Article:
Gender Identity As a Protected Classification

Recent court rulings, at both the district and appellate levels, have affirmed that transgender people are protected from discrimination in employment.

For example, on December 6, 2011, the Eleventh Circuit Court of Appeals in Glenn v. Brumby upheld a lower court ruling that the Georgia General Assembly discriminated against Vandy Beth Glenn, a transgender woman who was fired from her job as Legislative Editor after she told her supervisor that she planned to transition from male to female.

In a forceful opinion authored by Judge Rosemary Barkett for a unanimous three-judge panel, which included one of the most conservative judges on the federal bench, Judge William Pryor, the Court declared, “An individual cannot be punished because of his or her perceived gender-nonconformity. Because these protections are afforded to everyone, they cannot be denied to a transgender individual. . . . A person is defined as transgender precisely because of the perception that his or her behavior transgresses gender stereotypes.”

The decision stated unequivocally: “We conclude that a government agent violates the Equal Protection Clause’s prohibition on sex-based discrimination when he or she fires a transgender or transsexual employee because of his or her gender non-conformity.”

The victory was the first ruling on transgender rights from the Eleventh Circuit, considered one of the most conservative circuits. The ruling brought the Eleventh Circuit in line with other circuits in applying to transgender individuals the U.S. Supreme Court ruling in Price Waterhouse v. Hopkins (1989) that said that gender non-conformity is included in the Civil Rights Act’s prohibition of discrimination on the basis of sex.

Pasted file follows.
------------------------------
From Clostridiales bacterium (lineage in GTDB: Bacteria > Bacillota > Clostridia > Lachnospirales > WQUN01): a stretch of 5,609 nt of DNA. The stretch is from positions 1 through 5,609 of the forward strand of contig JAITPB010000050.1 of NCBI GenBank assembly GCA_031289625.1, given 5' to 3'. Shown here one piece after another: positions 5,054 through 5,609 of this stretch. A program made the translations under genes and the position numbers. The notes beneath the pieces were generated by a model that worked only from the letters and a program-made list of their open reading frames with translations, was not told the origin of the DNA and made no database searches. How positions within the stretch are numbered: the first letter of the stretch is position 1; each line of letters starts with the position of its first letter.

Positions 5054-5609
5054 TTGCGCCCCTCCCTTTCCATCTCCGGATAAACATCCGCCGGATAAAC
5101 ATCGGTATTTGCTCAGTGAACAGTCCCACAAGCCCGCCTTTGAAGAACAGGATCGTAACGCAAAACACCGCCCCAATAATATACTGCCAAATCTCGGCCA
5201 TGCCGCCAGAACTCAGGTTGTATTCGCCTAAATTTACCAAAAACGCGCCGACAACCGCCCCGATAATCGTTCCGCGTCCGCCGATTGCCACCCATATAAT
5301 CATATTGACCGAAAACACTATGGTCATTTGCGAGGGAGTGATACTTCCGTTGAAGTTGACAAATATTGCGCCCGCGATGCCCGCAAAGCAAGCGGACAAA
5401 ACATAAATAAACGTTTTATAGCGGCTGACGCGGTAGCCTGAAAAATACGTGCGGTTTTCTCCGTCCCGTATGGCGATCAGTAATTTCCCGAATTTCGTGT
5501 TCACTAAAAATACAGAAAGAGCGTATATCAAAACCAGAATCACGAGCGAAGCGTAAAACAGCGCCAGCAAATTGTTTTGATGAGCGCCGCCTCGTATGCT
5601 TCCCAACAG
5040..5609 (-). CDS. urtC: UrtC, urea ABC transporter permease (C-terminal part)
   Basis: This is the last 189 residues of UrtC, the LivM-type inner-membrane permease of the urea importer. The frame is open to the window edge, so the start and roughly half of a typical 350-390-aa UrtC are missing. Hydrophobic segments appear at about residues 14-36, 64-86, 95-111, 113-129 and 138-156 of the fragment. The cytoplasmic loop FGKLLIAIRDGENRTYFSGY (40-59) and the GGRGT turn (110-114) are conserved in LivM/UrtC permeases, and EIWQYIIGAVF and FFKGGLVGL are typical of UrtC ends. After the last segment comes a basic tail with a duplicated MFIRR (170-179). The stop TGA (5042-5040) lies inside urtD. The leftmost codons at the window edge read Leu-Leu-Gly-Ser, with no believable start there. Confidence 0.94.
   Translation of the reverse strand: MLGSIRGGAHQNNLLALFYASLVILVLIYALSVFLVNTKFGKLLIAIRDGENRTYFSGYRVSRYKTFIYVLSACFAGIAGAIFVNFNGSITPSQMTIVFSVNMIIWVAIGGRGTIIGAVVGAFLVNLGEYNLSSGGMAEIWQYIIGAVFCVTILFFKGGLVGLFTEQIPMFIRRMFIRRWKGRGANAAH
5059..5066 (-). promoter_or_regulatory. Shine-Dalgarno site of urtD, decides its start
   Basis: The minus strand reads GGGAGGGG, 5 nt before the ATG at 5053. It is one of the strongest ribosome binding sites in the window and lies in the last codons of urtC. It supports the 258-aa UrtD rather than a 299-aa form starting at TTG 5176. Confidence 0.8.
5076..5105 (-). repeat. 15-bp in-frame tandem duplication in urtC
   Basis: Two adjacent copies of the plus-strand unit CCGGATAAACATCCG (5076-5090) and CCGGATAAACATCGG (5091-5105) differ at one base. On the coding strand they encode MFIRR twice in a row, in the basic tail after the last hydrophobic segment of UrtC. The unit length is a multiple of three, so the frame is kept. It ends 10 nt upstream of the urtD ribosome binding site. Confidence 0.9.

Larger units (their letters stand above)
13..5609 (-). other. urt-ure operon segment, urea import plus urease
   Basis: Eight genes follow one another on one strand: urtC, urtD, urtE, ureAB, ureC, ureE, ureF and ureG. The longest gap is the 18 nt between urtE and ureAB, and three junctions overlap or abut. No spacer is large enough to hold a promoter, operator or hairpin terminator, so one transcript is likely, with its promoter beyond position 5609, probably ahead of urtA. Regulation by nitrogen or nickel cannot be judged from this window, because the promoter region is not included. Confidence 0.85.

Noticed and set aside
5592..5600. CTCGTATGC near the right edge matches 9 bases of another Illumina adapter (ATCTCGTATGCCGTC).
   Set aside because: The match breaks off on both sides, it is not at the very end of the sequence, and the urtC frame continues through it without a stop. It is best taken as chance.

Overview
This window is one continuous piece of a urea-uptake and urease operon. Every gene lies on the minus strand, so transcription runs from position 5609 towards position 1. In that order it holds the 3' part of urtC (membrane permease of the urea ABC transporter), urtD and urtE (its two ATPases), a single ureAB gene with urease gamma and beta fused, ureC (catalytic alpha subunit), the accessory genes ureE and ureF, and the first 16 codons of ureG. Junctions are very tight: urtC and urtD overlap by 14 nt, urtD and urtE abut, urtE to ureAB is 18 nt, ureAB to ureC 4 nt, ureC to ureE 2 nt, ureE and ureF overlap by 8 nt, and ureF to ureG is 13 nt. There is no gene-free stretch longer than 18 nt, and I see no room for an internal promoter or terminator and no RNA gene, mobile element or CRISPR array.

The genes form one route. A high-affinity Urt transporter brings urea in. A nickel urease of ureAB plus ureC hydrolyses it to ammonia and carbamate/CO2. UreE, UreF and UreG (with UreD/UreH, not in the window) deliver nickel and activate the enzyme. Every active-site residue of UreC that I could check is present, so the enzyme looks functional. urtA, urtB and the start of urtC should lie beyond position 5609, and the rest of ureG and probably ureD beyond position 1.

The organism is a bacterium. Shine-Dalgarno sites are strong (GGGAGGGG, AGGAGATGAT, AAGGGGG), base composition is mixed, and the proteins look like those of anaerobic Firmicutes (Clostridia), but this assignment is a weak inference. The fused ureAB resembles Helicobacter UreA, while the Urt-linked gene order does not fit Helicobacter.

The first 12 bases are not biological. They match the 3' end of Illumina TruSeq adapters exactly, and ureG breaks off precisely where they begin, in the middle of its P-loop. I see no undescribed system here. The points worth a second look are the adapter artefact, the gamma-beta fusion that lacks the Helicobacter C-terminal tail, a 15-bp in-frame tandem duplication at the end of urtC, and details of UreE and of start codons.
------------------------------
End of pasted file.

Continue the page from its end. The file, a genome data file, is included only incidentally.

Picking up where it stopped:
The plaintiff in the case, Vandy Beth Glenn, worked for two years in the Georgia General Assembly’s Office of Legislative Counsel as an editor and proofreader. In 2007, Glenn informed her immediate supervisor, Beth Yinger, that she planned to transition from male to female, and showed Yinger photographs of herself in professional female attire. Yinger passed the information on to her boss, the General Assembly’s Legislative Counsel, Sewell Brumby, who promptly fired her.

A 2012 ruling by the EEOC itself also held that gender identity discrimination is prohibited by Title VII of the Civil Rights Act of 1964. The decision was issued in Macy v. Holder, a case in which Mia Macy, a transgender woman who was denied employment with the Department of Alcohol, Tobacco, Firearms and Explosives (ATF) after she revealed her intention to transition from male to female, claimed that she suffered discrimination because of her gender identity.

Issued without dissent by the five-member, bipartisan Commission, the decision states unambiguously “that claims of discrimination based on transgender status, also referred to as claims of discrimination based on gender identity, are cognizable under Title VII’s sex discrimination prohibition.”